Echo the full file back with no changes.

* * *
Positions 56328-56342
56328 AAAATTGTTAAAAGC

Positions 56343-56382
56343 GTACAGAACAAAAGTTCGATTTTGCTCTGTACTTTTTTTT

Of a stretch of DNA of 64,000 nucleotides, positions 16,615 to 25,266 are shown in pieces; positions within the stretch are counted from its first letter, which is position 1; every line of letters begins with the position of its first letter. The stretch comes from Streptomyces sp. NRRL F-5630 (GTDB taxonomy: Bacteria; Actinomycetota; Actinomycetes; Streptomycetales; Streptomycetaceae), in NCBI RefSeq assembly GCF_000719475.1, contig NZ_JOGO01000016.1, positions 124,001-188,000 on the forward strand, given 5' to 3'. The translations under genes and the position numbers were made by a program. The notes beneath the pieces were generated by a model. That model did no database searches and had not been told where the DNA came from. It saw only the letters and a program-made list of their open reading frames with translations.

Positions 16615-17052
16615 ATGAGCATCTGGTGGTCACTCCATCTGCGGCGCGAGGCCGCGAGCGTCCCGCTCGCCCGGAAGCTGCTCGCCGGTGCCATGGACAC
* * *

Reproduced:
Positions 56328-56342
56328 AAAATTGTTAAAAGC

Positions 56343-56382
56343 GTACAGAACAAAAGTTCGATTTTGCTCTGTACTTTTTTTT

Of a stretch of DNA of 64,000 nucleotides, positions 16,615 to 25,266 are shown in pieces; positions within the stretch are counted from its first letter, which is position 1; every line of letters begins with the position of its first letter. The stretch comes from Streptomyces sp. NRRL F-5630 (GTDB taxonomy: Bacteria; Actinomycetota; Actinomycetes; Streptomycetales; Streptomycetaceae), in NCBI RefSeq assembly GCF_000719475.1, contig NZ_JOGO01000016.1, positions 124,001-188,000 on the forward strand, given 5' to 3'. The translations under genes and the position numbers were made by a program. The notes beneath the pieces were generated by a model. That model did no database searches and had not been told where the DNA came from. It saw only the letters and a program-made list of their open reading frames with translations.

Positions 16615-17052
16615 ATGAGCATCTGGTGGTCACTCCATCTGCGGCGCGAGGCCGCGAGCGTCCCGCTCGCCCGGAAGCTGCTCGCCGGTGCCATGGACAC